This leads to the research I have been doing.
I have been trying to discover where and when horseshoe crabs mate in New Hampshire, specifically in the Great Bay Estuary. This location is at the northern most geographic range of the horseshoe crab and experiences extreme changes in weather conditions and water quality. Studying horseshoe crabs from this population provides valuable insight into the potential threats of climate change.
With growing threats of climate change and additional pressures from coastal development, the health of estuarine ecosystems and its species are at risk of deteriorating. Estuaries are important environments for many marine and terrestrial species, and provide a suite of ecosystem resources, benefits, and services to society. Horseshoe crabs have existed in these estuaries for millions of years and have established important ecological relationships with other members of the estuarine ecosystem. Learning about the ecology and behaviors of horseshoe crabs in response to these environmental and anthropogenic changes can serve as an indicator of the estuary’s health and status.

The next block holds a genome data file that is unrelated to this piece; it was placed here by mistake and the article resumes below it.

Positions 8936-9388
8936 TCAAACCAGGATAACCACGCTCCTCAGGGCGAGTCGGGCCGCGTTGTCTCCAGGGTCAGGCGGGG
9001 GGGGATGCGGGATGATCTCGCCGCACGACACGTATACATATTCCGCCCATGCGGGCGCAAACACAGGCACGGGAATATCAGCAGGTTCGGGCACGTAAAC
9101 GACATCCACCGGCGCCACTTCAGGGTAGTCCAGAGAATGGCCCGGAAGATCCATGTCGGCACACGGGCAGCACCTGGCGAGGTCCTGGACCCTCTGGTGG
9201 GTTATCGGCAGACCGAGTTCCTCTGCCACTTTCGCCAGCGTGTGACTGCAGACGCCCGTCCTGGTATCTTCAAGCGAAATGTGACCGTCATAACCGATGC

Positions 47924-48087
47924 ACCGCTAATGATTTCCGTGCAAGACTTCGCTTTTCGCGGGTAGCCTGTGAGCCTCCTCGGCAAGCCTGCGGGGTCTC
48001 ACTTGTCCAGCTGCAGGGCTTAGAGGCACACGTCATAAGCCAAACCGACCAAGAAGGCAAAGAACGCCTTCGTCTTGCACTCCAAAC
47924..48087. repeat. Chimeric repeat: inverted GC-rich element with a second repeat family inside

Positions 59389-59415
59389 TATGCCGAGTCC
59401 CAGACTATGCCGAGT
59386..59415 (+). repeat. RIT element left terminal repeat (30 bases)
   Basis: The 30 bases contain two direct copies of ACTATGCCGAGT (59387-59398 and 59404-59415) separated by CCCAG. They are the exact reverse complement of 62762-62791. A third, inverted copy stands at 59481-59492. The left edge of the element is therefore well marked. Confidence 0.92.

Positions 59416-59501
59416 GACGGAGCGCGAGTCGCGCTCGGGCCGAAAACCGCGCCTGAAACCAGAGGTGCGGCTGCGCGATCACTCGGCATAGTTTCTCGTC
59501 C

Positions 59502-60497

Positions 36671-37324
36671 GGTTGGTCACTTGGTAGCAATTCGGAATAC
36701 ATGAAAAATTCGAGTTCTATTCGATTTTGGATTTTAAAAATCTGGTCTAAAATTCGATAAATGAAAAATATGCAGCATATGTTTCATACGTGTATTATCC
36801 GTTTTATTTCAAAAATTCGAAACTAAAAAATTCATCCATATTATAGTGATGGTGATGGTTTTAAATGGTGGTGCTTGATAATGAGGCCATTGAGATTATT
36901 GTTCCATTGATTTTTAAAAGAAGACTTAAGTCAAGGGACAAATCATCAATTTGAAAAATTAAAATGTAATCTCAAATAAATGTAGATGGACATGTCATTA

I always tell people that if you were to travel back in time, you would see the same animals on the shoreline as you do now. It amazes me (and the people I tell this to) that the horseshoe crab has existed for so long yet we still know very little about them.
So when you walk on those beaches this summer, be mindful of where you step; you don’t want to be disrupting what horseshoe crabs have been doing for millions of years. Appreciate the horseshoe crabs for existing for so long and leave them be; let the horseshoe crabs do their “thing”!
(For frequent visitors of Great Bay Estuary, if you see any large groups of horseshoe crabs in the estuary, email me (email@example.com)! I am determining where large aggregations exist in the estuary in efforts to understand this population and the public's help is greatly appreciated!)